The papers all lead with Barack Obama officially becoming the first African-American presidential nominee of a major party. USA Today makes the point directly in its banner headline: "A Night for History," which is a theme that is echoed in all the papers. In a carefully choreographed event that was the result of weeks of negotiations, Sen. Hillary Clinton stepped up to the microphone as her home state of New York was called upon to cast its votes. Clinton then moved to suspend the roll call and nominate Obama by acclamation "in the spirit of unity." The Washington Post points out that Clinton's "gesture of conciliation brought to a conclusion the closest and hardest-fought nomination battle Democrats have waged in the modern era of presidential politics." And the crowd went wild. "With the tension released, the scene inside the Pepsi Center was like an end-of-semester party," notes the Los Angeles Times. "Delegates whooped, embraced and danced in the aisles."
Despite all the careful planning, the New York Timespoints out that Democrats weren't eager to draw "attention to the lingering resentments between Clinton and Obama delegates," and it was the "first time in at least 50 years that Democrats have not scheduled their roll call on prime-time television." In the end, there wasn't much reason to worry. As the Wall Street Journal highlights, "most, but not all, of Sen. Clinton's loyal supporters already were following her example" and casting their votes for Obama before the former first lady ended the roll call. Even former President Bill Clinton's home state of Arkansas cast most of its votes for Obama.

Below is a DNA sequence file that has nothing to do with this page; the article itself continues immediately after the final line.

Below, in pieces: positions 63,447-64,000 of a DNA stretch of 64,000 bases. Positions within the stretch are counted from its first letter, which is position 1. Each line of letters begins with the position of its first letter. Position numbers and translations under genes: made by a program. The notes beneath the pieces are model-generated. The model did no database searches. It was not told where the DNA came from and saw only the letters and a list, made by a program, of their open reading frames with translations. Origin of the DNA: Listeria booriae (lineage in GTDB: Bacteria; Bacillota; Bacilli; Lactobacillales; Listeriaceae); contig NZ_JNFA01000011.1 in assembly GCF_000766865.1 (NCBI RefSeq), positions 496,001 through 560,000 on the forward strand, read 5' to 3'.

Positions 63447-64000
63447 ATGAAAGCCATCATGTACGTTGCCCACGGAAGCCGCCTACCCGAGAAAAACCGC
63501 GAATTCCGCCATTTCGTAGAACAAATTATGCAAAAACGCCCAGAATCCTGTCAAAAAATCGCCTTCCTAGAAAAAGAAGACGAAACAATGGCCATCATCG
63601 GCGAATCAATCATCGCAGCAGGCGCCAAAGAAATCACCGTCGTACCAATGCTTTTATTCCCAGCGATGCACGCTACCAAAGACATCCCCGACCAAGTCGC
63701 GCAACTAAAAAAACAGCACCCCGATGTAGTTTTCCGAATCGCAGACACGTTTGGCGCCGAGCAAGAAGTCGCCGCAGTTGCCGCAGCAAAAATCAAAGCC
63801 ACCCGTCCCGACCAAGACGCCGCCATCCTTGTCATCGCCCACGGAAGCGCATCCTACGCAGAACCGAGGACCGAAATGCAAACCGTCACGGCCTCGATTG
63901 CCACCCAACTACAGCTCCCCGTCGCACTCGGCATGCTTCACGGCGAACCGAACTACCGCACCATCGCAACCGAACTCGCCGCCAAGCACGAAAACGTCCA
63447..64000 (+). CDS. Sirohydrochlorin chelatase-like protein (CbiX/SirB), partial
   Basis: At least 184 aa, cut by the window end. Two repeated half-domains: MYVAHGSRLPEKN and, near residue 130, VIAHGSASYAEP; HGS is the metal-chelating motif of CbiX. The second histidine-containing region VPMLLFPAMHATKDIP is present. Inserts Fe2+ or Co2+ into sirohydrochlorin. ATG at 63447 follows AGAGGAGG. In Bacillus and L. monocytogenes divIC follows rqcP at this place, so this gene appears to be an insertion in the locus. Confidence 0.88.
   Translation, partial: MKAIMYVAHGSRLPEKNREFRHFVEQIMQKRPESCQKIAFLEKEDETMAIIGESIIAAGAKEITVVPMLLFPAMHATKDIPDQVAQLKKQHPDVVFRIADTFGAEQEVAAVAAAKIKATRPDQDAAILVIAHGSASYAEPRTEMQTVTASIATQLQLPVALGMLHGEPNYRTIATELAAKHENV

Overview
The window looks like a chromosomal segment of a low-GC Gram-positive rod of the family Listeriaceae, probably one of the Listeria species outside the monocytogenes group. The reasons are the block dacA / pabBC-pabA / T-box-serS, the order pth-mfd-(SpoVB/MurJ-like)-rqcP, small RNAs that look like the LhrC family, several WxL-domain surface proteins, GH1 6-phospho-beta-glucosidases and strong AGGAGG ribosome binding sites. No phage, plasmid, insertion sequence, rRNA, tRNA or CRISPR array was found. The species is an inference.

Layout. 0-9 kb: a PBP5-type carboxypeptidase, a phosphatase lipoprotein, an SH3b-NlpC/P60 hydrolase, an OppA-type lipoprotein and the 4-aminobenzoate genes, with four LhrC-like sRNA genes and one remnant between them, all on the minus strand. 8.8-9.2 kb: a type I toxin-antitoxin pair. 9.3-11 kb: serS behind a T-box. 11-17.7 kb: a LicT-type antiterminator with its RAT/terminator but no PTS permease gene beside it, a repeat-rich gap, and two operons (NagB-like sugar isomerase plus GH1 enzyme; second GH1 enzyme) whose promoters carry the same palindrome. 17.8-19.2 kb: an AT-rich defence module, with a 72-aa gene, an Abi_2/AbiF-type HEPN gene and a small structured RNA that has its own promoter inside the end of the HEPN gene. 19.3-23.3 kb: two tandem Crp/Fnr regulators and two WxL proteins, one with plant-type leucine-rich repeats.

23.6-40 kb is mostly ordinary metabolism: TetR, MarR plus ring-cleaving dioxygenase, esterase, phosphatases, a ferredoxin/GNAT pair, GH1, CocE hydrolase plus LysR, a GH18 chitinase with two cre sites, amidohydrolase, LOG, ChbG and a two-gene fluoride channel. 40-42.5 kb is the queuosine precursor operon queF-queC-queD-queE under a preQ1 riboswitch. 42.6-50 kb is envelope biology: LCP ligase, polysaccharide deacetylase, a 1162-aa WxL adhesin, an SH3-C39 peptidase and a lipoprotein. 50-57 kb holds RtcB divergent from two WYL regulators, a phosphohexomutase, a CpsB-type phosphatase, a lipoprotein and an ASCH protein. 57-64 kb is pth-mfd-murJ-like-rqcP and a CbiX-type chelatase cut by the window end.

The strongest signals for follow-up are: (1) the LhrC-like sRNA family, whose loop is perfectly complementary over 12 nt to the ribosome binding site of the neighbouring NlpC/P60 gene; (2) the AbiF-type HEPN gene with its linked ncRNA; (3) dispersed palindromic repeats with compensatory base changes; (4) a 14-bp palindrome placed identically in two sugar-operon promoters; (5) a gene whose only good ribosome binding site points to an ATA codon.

Later in the evening, Bill Clinton strode onto the stage and after a roaring welcome offered an "enthusiastic and unstinting" ( NYT) endorsement of Obama "in a series of simple, declarative statements that left no room for doubt" ( LAT) about his support for the nominee. Although the former president recognized that "in the end, my candidate didn't win," Clinton repeatedly stated that Obama is ready to be president and emphasized that the country can't afford to have another Republican in the White House. ("The only way he could have endorsed Obama more enthusiastically is if he'd kissed him," writes Slate's John Dickerson.) "Hillary told us in no uncertain terms that she is going to do everything she can to elect Barack Obama," he said. "That makes two of us."